usually not the goals themselves that are unclear. What you're supposed to do
with them is what's fuzzy -
how the goals refocus or change your work.
figure that out, you need to ask the five questions of Behavioral
Communication... (more on that below)
line: Do not take on work until you understand what the goals mean to you, and
the kind of work you should be doing. That doesn't mean refusing work. It
means pushing for clarity.
As soon as your boss sets a new goal for you, or tells you about a new
corporate objective, ask:
Help me understand how this changes what I've been doing?
managers can only clarify goals from the company's or department's
perspective. You need to understand
the relevance of this new goal - exactly
how your job, your duties, your focus, your energies, and your use of time
need to change.
example: If you're a call-center manager, and the boss is rah-rah'ing your
team about innovation goals, ask "How does the company's new focus on
innovation change how I manage handle-time on customer calls?" If a company
goal is relevant to your work, you have to understand how it affects how you
do your job, and if you will be expected to change your focus.
If the answer you get still isn't clear to you, take the answer and
ask "Why?" up to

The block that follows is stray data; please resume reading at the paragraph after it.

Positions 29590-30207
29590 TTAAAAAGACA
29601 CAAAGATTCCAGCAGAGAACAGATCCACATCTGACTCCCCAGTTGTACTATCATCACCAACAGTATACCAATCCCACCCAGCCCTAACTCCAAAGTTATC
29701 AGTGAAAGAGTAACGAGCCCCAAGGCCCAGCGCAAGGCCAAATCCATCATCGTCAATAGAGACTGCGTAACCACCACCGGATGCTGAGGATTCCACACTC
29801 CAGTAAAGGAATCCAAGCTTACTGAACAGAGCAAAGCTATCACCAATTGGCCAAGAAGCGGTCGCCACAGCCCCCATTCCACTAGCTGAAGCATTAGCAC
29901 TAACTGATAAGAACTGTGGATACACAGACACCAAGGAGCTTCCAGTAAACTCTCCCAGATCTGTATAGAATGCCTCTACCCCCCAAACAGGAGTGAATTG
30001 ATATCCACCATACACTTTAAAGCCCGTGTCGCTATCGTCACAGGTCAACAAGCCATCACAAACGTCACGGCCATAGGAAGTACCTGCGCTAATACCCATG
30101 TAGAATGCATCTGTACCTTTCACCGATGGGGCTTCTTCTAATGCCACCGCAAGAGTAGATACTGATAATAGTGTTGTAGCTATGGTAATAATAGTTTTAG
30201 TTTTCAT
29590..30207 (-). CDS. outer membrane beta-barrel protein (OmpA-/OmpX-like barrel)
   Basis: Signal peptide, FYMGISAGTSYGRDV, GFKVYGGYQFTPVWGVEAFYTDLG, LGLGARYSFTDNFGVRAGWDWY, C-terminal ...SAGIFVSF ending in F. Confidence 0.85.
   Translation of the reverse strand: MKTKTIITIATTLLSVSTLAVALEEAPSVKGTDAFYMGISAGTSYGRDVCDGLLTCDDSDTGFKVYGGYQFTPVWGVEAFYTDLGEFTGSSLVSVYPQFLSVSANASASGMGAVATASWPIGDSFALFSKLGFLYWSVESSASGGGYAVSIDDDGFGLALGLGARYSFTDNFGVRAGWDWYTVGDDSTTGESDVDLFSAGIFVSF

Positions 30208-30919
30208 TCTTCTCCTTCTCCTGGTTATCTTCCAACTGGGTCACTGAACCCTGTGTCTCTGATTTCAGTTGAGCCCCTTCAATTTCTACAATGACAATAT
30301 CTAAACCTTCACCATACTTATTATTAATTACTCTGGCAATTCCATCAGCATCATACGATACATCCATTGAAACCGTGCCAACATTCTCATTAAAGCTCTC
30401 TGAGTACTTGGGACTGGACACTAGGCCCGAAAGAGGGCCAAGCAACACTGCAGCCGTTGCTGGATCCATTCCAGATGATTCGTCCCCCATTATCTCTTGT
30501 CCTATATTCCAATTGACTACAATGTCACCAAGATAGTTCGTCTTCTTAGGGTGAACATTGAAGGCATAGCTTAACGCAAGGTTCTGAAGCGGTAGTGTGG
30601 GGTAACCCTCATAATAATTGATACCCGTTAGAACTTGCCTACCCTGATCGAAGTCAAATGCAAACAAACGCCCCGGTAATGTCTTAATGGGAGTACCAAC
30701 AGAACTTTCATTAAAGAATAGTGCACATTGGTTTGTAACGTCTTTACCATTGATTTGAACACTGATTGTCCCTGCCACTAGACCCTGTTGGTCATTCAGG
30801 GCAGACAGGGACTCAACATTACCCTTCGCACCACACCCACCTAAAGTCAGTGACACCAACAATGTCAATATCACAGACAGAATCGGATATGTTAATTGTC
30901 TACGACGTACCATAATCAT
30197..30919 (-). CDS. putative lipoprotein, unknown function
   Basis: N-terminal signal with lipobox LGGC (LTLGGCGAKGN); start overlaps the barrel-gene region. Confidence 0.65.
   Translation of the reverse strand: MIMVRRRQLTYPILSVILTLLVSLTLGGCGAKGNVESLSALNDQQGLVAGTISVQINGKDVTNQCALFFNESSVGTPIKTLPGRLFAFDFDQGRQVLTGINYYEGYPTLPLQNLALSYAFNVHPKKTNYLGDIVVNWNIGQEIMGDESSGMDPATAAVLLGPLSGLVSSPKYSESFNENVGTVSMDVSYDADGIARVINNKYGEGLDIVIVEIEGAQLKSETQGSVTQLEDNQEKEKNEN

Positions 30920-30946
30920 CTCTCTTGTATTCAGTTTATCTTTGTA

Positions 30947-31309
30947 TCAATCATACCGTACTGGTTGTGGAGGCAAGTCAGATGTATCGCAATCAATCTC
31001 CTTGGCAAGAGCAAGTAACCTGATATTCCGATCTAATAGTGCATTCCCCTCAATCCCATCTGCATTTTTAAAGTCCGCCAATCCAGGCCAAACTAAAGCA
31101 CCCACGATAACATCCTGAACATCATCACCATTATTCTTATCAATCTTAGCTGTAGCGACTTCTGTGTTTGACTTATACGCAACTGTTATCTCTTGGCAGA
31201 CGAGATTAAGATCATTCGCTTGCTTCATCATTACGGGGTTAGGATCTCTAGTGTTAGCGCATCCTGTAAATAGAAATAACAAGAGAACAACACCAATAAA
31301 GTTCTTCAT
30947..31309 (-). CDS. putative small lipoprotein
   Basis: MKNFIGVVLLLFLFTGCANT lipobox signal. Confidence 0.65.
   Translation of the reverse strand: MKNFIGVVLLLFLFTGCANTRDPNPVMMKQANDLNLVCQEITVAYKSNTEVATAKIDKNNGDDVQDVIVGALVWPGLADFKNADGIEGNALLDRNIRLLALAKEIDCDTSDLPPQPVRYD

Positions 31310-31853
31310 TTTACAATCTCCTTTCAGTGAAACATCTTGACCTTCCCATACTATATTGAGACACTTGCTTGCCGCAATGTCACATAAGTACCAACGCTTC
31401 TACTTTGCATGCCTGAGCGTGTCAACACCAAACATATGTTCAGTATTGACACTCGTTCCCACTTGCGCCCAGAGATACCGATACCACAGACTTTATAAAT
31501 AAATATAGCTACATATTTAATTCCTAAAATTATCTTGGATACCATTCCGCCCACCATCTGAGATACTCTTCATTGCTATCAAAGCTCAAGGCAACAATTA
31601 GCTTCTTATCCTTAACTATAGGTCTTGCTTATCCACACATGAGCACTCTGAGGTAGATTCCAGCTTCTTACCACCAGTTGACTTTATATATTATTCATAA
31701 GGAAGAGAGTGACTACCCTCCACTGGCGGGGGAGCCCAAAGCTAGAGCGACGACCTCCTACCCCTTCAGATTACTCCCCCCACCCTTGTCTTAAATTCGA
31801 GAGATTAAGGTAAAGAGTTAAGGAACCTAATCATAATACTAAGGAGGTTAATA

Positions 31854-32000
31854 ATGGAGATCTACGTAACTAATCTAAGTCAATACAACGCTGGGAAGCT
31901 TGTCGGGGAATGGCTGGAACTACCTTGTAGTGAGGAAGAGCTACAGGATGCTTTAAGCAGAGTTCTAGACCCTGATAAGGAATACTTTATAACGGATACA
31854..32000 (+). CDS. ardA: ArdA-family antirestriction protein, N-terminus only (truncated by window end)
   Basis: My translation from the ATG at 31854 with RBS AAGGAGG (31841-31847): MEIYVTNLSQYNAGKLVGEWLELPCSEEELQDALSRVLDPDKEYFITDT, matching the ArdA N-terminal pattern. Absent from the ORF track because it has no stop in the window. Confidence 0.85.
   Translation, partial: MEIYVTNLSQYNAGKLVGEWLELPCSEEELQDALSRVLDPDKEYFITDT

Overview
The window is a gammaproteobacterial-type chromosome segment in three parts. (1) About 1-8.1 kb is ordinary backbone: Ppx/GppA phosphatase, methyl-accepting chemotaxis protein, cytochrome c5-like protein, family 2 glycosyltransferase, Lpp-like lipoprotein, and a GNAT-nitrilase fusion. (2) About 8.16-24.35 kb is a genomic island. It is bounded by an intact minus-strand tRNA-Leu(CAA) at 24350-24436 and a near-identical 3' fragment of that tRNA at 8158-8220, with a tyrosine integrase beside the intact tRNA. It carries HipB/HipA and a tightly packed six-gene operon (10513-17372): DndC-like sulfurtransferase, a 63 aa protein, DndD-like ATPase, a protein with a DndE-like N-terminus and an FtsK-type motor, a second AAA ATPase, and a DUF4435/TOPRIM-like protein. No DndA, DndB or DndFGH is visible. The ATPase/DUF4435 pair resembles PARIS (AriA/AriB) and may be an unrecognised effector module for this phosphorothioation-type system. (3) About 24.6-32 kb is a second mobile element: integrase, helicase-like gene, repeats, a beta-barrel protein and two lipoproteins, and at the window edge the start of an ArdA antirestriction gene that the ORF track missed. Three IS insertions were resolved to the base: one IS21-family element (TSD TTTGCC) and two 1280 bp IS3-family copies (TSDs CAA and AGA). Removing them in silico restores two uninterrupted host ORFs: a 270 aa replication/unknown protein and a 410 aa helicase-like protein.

suggestions for my first steps? What's the best way to get started?
isn't about you waiting to be handed a checklist of mandated activities.
You've got a head on your shoulders and you should be using it. Instead, this
question is about probing for immediate next steps. "There are fourteen things
that need to get done, which ones should I do first?" or "Could you help me
break this goal down to what I should do this week?" You are like most
everyone in this overworked, overloaded environment: You can figure out a lot
on your own, but some guidance on where to focus your energies first will help
jumpstart your efforts. So ask for your immediate next steps.
If you're still not clear on what you should do,
up to five times
What does success look like? ...What should I watch for to be sure I'm making
progress, and am on target?
question helps you understand how organizational success relates to you: "OK,
we need to improve customer satisfaction by 10%. Could you help me understand
what that looks like for me? How will I know that I'm being successful in
moving us closer to that goal? Will you come tell me? Will I hear something
different from customers? And how will I know if I screw up? I certainly want
to prevent that! Can you tell me what to watch out for?" You need to know what
your success looks like - not just the overall corporate measure of success -
before you take on a job.
your manager “What will I SEE that will indicate to me that I’m heading
towards success” and “What will I HEAR?”. That will move the definition beyond
management-speak and into something that you can observe all by yourself.
If that’s still not clear to you, repeatedly
What tools and support are available?
is all about execution - getting everything done. You may be thinking: "I'm
working 29 hours a day, 10 days